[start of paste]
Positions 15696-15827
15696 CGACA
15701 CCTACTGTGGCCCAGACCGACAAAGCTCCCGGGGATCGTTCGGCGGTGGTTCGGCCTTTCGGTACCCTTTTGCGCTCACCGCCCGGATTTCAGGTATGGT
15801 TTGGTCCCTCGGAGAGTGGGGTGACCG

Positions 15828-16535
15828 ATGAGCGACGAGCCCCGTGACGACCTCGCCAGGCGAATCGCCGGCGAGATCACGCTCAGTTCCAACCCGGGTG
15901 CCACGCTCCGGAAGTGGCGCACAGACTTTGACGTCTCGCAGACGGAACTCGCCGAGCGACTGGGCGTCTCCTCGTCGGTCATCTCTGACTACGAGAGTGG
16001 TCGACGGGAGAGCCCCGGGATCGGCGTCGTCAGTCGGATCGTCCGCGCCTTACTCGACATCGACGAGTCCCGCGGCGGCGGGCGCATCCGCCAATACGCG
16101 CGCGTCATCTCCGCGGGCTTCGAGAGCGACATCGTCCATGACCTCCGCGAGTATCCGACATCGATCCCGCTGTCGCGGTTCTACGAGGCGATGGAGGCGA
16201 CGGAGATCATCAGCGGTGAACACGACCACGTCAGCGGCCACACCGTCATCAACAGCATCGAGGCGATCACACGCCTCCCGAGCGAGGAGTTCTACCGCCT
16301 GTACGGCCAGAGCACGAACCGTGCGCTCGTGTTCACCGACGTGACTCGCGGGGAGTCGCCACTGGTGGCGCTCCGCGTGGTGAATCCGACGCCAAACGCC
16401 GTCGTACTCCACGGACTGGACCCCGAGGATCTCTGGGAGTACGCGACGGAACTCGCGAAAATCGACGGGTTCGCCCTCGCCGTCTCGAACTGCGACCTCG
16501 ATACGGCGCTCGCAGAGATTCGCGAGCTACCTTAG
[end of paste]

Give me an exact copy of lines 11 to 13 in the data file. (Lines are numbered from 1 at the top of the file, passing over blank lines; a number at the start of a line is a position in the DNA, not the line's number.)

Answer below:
16301 GTACGGCCAGAGCACGAACCGTGCGCTCGTGTTCACCGACGTGACTCGCGGGGAGTCGCCACTGGTGGCGCTCCGCGTGGTGAATCCGACGCCAAACGCC
16401 GTCGTACTCCACGGACTGGACCCCGAGGATCTCTGGGAGTACGCGACGGAACTCGCGAAAATCGACGGGTTCGCCCTCGCCGTCTCGAACTGCGACCTCG
16501 ATACGGCGCTCGCAGAGATTCGCGAGCTACCTTAG